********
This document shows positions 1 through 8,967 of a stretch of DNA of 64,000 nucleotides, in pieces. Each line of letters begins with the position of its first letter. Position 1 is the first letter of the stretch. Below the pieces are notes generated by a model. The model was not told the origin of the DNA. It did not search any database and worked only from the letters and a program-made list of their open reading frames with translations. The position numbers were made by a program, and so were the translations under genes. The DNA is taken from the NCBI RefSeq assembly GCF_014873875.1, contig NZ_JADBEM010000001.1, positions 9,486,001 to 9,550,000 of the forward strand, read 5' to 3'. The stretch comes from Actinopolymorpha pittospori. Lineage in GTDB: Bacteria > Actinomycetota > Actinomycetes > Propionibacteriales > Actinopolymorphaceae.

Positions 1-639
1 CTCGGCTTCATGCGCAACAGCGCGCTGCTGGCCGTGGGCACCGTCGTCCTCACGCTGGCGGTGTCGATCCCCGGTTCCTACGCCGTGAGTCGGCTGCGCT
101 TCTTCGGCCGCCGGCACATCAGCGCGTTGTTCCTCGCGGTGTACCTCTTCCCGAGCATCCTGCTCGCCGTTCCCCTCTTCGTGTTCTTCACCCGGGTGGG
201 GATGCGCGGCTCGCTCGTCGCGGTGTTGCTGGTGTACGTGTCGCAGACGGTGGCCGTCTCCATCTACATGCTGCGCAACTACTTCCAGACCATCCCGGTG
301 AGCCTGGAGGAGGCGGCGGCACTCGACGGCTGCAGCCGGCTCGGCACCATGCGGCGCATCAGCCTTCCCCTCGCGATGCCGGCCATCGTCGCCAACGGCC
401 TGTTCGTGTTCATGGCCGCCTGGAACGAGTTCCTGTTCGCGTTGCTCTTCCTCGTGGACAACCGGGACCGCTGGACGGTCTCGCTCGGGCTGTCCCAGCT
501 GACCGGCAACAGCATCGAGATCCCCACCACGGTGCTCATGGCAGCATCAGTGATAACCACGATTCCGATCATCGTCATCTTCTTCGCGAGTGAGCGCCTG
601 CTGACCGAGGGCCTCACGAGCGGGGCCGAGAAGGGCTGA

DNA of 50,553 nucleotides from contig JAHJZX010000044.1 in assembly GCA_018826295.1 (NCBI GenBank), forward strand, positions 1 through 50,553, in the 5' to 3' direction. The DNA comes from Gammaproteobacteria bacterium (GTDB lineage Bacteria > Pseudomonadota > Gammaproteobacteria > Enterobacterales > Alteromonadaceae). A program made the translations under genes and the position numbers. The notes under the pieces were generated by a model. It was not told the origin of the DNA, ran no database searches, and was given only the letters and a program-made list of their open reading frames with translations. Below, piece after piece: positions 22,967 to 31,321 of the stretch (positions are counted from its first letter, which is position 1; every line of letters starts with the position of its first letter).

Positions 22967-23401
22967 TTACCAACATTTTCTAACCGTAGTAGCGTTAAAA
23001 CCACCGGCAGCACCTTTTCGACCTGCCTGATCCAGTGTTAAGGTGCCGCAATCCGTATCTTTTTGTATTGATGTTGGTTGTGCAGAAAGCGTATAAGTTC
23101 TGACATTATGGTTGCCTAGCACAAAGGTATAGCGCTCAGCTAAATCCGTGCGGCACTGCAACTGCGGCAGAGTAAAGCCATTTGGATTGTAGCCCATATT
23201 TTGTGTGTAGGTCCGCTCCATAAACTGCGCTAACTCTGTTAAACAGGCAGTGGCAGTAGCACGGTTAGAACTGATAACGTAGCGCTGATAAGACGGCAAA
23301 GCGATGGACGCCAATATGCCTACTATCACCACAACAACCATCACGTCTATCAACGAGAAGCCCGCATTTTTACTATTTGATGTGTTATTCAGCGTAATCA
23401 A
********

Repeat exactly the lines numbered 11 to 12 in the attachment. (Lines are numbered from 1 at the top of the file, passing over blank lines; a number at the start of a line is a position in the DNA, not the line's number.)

Positions 22967-23401
22967 TTACCAACATTTTCTAACCGTAGTAGCGTTAAAA